"I'm certainly inside the window of great anticipation here," Glavine said. "[Now] it's starting to sink in a little bit more so. I'm certainly excited about [the] weekend and getting inducted officially into the Baseball Hall of Fame. There are more emotions than I can count right now, so I'm really looking forward to it all."
About his speech, Glavine added: "They gave me a red pen and told me to start shaving minutes off. I'm going to try my best to stick to it. Maybe Greg's speech will be like his pitching -- it will be real quick -- so I will have extra time."
The 16-member Expansion Era Committee was even more magnanimous than the BBWAA, electing La Russa, Cox and Torre unanimously late last year. The three rank third, fourth and fifth, respectively, in managerial victories in Major League history, each having won more than 2,000 games.
Here's the list, one through five: Connie Mack (3,731), John McGraw (2,763), La Russa (2,728), Cox (2,504) and Torre (2,326), whose additional 84 postseason wins are by far the most in history. The three combined to win the World Series eight times, with Torre's four in Yankees pinstripes leading the pack. La Russa won three titles -- one with the A's and two for the Cardinals -- and Cox won one with the Braves amid a record 14 division titles in a row.
Cox, Maddux and Glavine, of course, were together for 10 of the 29 seasons over two stints that Cox managed the Braves, including their 1995 World Series victory in six games over the Indians. In the finale, a 1-0 Atlanta victory, Glavine pitched eight innings of one-hit ball, David Justice hit a home run and Mark Wohlers earned the save. Maddux won Game 1 of that series, a 3-2 complete-game two-hitter in which he allowed no earned runs.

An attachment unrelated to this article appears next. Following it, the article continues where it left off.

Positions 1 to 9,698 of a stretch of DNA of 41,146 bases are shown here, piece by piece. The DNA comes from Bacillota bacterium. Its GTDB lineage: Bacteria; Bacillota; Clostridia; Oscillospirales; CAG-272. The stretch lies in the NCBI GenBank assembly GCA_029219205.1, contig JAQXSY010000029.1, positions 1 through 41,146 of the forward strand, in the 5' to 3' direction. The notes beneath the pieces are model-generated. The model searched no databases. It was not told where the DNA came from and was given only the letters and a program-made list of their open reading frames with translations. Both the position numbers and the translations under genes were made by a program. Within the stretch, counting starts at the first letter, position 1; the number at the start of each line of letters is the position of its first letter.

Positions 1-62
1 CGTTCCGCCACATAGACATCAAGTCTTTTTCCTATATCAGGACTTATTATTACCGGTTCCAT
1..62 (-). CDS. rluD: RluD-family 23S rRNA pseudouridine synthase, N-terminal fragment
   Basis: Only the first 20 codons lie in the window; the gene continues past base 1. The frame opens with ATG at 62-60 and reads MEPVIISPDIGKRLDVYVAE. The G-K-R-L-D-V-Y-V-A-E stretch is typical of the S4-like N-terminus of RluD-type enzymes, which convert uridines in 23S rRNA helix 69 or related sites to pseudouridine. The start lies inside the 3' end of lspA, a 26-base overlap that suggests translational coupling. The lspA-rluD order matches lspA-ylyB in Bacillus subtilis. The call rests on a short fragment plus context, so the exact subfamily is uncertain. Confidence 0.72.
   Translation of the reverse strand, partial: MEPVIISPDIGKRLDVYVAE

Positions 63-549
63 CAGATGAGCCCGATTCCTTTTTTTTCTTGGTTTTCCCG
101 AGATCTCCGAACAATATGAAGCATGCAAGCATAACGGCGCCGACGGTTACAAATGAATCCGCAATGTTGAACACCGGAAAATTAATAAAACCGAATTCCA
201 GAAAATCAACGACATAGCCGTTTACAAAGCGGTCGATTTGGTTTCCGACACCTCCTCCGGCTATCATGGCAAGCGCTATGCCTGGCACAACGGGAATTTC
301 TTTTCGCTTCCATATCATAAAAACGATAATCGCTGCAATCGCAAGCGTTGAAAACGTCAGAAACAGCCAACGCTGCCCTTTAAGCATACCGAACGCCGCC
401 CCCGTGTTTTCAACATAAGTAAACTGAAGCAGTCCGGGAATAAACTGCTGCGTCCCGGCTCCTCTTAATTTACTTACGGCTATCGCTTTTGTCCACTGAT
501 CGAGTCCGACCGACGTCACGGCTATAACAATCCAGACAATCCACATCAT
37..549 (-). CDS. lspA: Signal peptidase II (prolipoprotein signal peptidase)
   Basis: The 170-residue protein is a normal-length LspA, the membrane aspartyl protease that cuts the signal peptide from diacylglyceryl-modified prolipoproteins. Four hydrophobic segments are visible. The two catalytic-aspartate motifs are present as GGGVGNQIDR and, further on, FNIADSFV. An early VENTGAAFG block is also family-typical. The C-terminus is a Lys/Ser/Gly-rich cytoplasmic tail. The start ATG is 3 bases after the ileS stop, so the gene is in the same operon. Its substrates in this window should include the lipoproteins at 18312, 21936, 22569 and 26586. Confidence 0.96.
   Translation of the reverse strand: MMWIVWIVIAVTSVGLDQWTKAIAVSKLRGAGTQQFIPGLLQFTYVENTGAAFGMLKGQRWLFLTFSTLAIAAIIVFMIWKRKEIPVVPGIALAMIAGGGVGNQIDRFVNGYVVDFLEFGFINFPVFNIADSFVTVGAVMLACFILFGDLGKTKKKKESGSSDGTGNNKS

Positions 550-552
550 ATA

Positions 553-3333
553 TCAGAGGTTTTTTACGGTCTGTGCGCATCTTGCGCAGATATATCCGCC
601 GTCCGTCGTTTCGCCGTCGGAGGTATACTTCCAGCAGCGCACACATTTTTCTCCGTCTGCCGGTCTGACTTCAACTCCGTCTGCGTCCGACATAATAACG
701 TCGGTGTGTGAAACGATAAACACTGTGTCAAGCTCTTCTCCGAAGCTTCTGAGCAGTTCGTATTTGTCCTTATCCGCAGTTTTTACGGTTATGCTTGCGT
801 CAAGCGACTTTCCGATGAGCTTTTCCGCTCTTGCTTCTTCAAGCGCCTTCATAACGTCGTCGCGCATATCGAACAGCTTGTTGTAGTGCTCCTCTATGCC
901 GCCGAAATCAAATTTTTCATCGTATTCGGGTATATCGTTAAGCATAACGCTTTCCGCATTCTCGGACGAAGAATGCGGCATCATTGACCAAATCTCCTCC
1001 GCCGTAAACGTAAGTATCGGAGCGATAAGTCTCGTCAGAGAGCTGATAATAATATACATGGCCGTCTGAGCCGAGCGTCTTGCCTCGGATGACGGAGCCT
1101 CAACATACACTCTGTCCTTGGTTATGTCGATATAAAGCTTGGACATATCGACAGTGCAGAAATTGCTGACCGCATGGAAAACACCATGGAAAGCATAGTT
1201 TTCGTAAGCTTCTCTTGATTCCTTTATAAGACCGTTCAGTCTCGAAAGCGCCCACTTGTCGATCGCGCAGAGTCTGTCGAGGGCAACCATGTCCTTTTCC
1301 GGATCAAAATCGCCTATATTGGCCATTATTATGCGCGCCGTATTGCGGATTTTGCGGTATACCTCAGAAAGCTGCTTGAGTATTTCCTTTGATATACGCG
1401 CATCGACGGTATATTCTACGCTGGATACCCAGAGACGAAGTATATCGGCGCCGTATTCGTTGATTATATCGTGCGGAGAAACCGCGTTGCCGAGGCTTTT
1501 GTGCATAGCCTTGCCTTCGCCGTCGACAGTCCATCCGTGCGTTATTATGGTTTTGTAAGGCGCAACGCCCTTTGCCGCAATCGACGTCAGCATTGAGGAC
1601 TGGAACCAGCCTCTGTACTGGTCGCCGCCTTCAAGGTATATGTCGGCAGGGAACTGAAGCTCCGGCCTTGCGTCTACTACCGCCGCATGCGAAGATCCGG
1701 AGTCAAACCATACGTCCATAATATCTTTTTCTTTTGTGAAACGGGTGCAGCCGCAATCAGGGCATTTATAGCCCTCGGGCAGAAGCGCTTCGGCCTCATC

"It's fun being around Tony and Joe, because we're no longer competitors anymore, so we can become a little closer than we have," Cox said on Saturday. "It's also fun hanging with Tommy and Greg as retirees. It's a different situation, a different feeling. It's unusual to have three from one organization going in at one time. Greg's not going in wearing a hat, but he spent a lot of years with the Braves. That's exciting."
As far as the logos on their caps are concerned, Cox and Glavine are going in as Braves, Thomas as a member of the White Sox and Torre with the Yankees, with whom -- in addition to the World Series rings -- he won six American League pennants and went to the playoffs in every one of his 12 seasons. Torre also managed the Mets, Braves, Cardinals and Dodgers, retiring in 2010 after three seasons in Los Angeles.
La Russa and Maddux decided to go in without affiliation in deference to their bifurcated careers with a number of clubs.
"I figured that I was in Atlanta for 11 years and I was in Chicago for 11 years, if you count the Minor Leagues," Maddux said. "It was kind of 50-50. Obviously, I did a lot better in Atlanta than I did in Chicago. I never felt like I had to pick. When it was suggested that I go in this way, it sounded right to me."